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California producers continue to wait for FMMO

Karen Knutsen Published on 24 February 2014

More than 130 people attended a Federal Milk Marketing Order informational meeting in Modesto, California, on January 17

More than 130 dairy producers filled the Double Tree Hotel Ballroom in Modesto, California, on Jan. 17 to be updated on the proposed creation of a Federal Milk Marketing Order (FMMO) in California.

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Golden State dairy producers were invited to interact with a trio of USDA representatives who traveled to California to gather more information and meet with producers.

Rien Doornenbal, an Escalon dairyman, was instrumental in organizing the meeting, having learned of the proposal through his local milk cooperative. While not a new debate, dairymen and women from across the state have been accustomed to a very unique milk marketing system, with its quota system and different milk standards. Most seemed ready to hear about, if not act upon, a new FMMO.

Doornenbal opened the meeting by simply stating, “Every dairyman deserves the opportunity to hear this information.”

He, of course, was referring to the process California producers need to go through in order to change their current milk pricing system into a new FMMO. Currently there are 10 established orders in the country.

Rien quickly turned the meeting over to Dana Coale, deputy administrator for the USDA, who was joined by Will Francis of the Order Formulation and Enforcement Group and Bill Wise, market administrator for the Pacific Northwest and Arizona FMMOs. Coale, who led most of the discussion, gave a straight-to-the-point dissertation of the legalities of forming an FMMO in California.

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Growing up on a farm in Iowa, Coale is now responsible for dairy programs, market news, mandatory price reporting, grading and standards, and overseeing both the checkoff and FMMO programs.

Escalon dairyman Rien Doornenbal “We have been studying the current milk pricing system in California for quite a while now and find it a truly unique situation,” she said. “While many of you are used to dealing with your cooperatives where change can take place in as quickly as 60 days, the formal process of creating an FMMO can take well over a year.”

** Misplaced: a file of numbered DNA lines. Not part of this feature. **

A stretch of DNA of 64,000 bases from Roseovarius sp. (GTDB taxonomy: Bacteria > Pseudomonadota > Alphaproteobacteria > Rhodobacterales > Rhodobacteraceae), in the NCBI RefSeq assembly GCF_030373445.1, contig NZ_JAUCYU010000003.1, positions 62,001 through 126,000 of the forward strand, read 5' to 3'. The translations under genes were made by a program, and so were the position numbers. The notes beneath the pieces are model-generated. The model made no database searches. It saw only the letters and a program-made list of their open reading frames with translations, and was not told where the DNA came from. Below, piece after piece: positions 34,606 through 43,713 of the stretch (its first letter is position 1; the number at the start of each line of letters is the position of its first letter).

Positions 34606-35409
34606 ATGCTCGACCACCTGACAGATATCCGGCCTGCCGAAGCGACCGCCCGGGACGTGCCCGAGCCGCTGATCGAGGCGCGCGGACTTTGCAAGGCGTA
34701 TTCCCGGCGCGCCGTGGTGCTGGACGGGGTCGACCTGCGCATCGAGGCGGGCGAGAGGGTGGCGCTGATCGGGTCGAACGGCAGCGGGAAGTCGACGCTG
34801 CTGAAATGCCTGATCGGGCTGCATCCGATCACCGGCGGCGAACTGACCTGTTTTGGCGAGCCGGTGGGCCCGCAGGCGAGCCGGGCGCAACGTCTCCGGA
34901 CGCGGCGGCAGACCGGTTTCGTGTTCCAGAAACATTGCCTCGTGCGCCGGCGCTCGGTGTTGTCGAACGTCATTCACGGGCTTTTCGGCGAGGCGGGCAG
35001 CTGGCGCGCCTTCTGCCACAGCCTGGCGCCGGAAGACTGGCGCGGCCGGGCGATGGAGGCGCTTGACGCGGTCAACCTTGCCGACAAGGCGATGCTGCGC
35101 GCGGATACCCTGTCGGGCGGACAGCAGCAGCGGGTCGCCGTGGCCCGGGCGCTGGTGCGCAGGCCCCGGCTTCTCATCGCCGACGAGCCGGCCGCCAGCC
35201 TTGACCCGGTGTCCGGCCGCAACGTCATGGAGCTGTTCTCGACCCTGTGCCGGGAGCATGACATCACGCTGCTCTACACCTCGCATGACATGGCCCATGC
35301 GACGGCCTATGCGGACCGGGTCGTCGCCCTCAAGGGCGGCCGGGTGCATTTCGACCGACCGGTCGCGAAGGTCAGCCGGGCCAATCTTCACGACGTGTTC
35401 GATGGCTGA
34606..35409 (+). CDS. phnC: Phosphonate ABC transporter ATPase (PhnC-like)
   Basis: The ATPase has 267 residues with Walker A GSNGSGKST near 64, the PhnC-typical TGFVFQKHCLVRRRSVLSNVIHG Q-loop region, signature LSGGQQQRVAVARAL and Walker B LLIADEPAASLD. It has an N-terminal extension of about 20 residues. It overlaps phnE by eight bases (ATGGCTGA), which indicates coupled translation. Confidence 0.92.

Coale explained that California Dairies Inc., Land O’Lakes and Dairy Farmers of America have all expressed a unified interest in pursuing a federal order and will be drafting a proposal to submit to the USDA. The next steps are outlined as:

• The USDA issues a notice of hearing

• Proponents request USDA data

• Witnesses submit testimony in advance

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• The USDA holds a public hearing

• The USDA makes hearing record available

• Parties file corrections to transcript

• Participants file post-hearing briefs

• The USDA issues a recommended decision

• Parties file comments and exceptions to recommended decision

• The USDA issues a final decision

• The USDA holds a referendum and implements the amendments

Bottom line … it’s a detailed and painstaking process. And it’s going to be a while before an FMMO becomes official in California. Coale mentioned repeatedly that the long timetable to get an order passed for California is because the state has such a unique system in place and also because with any proposal to the USDA, every idea, angle and possibility must be considered.

“One thing I want you to understand is the voting process in this whole scenario,” Coale explained. “It is very specific, and many don’t fully understand what it takes to approve something like this.

Approval can be reached by either two-thirds of the participating producers voting in favor of it or producers representing two-thirds of the volume of milk produced by those participating in the referendum.

If a proposal fails on numbers, then the USDA will look to measure the volume, but we will only count on the producers participating. “As I’ve said before, this whole process is in your hands.”